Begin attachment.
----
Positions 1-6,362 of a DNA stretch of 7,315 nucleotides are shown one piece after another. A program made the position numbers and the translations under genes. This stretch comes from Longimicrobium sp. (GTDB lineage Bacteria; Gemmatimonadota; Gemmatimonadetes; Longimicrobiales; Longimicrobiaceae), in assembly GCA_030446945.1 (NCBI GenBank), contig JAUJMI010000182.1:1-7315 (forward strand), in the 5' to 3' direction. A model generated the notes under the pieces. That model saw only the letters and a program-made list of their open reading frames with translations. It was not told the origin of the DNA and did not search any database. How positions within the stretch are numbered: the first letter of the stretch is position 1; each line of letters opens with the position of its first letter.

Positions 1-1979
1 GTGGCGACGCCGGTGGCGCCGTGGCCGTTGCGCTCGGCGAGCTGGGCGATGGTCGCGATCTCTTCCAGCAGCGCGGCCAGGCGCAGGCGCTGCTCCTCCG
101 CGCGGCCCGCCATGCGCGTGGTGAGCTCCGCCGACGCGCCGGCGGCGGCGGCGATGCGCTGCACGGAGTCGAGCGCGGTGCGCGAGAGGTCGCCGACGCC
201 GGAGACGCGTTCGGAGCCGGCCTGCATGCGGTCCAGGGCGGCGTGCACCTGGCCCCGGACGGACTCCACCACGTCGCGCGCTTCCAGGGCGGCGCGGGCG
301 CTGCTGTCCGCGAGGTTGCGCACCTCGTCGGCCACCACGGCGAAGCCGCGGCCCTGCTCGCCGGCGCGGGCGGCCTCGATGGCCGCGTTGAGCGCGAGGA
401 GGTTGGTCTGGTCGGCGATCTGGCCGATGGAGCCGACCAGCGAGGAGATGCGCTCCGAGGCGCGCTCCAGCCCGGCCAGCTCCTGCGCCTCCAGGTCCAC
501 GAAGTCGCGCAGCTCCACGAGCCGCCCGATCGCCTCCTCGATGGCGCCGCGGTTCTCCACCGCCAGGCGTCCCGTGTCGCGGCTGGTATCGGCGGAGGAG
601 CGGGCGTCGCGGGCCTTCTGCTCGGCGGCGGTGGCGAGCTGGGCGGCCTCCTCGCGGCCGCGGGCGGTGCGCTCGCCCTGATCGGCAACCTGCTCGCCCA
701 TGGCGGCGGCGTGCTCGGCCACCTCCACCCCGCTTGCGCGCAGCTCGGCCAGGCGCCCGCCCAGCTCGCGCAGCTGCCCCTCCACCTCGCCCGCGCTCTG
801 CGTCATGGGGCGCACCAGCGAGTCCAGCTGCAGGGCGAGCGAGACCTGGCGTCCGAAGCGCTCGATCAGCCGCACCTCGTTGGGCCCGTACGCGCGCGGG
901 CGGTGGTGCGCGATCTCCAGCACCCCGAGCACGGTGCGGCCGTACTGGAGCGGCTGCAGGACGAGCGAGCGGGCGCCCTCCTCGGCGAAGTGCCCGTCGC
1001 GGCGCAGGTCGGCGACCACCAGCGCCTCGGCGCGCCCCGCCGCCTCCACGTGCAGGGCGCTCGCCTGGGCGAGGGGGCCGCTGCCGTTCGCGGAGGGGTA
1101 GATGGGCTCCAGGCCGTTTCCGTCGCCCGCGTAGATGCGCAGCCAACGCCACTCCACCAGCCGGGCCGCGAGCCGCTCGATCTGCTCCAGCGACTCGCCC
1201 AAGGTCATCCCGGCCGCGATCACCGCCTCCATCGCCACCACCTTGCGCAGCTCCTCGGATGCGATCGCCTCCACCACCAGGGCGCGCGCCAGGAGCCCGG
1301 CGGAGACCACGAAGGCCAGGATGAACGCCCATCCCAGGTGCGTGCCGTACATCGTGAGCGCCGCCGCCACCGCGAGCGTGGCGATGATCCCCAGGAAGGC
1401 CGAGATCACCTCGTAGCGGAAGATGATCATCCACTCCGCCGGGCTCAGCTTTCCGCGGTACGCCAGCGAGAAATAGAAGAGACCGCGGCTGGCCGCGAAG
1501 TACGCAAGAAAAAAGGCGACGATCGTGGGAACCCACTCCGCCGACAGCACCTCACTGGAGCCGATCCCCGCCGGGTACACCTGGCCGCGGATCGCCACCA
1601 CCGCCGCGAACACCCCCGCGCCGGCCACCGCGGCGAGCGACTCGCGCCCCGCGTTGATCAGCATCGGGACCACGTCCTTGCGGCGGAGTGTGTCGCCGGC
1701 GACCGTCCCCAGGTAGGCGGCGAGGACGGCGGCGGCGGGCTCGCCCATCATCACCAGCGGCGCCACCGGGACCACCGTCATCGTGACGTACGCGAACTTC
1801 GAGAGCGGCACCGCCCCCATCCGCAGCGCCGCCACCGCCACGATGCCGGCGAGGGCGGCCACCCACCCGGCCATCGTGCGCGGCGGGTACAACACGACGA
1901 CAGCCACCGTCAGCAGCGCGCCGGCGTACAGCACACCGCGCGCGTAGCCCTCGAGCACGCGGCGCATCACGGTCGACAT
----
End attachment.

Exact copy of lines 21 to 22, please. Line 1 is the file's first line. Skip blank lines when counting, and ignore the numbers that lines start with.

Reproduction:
1801 GAGAGCGGCACCGCCCCCATCCGCAGCGCCGCCACCGCCACGATGCCGGCGAGGGCGGCCACCCACCCGGCCATCGTGCGCGGCGGGTACAACACGACGA
1901 CAGCCACCGTCAGCAGCGCGCCGGCGTACAGCACACCGCGCGCGTAGCCCTCGAGCACGCGGCGCATCACGGTCGACAT